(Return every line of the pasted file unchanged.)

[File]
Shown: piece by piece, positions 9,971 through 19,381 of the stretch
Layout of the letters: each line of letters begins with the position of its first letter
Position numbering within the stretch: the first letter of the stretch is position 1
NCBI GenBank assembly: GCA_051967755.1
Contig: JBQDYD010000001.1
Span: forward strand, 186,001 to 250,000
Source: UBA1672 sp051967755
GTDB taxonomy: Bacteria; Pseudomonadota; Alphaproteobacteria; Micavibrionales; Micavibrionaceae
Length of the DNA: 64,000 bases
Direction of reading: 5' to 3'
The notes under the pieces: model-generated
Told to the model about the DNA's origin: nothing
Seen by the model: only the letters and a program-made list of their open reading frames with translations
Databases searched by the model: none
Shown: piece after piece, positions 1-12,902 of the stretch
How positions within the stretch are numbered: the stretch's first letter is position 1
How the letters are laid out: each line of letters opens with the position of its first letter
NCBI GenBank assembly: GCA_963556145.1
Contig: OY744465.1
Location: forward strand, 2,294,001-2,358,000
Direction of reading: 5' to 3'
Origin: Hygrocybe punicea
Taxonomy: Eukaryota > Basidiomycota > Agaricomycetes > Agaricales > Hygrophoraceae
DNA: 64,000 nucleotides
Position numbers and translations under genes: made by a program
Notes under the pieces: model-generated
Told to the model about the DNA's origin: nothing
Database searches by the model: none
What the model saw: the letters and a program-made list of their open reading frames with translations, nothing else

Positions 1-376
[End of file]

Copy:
Shown: piece by piece, positions 9,971 through 19,381 of the stretch
Layout of the letters: each line of letters begins with the position of its first letter
Position numbering within the stretch: the first letter of the stretch is position 1
NCBI GenBank assembly: GCA_051967755.1
Contig: JBQDYD010000001.1
Span: forward strand, 186,001 to 250,000
Source: UBA1672 sp051967755
GTDB taxonomy: Bacteria; Pseudomonadota; Alphaproteobacteria; Micavibrionales; Micavibrionaceae
Length of the DNA: 64,000 bases
Direction of reading: 5' to 3'
The notes under the pieces: model-generated
Told to the model about the DNA's origin: nothing
Seen by the model: only the letters and a program-made list of their open reading frames with translations
Databases searched by the model: none
Shown: piece after piece, positions 1-12,902 of the stretch
How positions within the stretch are numbered: the stretch's first letter is position 1
How the letters are laid out: each line of letters opens with the position of its first letter
NCBI GenBank assembly: GCA_963556145.1
Contig: OY744465.1
Location: forward strand, 2,294,001-2,358,000
Direction of reading: 5' to 3'
Origin: Hygrocybe punicea
Taxonomy: Eukaryota > Basidiomycota > Agaricomycetes > Agaricales > Hygrophoraceae
DNA: 64,000 nucleotides
Position numbers and translations under genes: made by a program
Notes under the pieces: model-generated
Told to the model about the DNA's origin: nothing
Database searches by the model: none
What the model saw: the letters and a program-made list of their open reading frames with translations, nothing else

Positions 1-376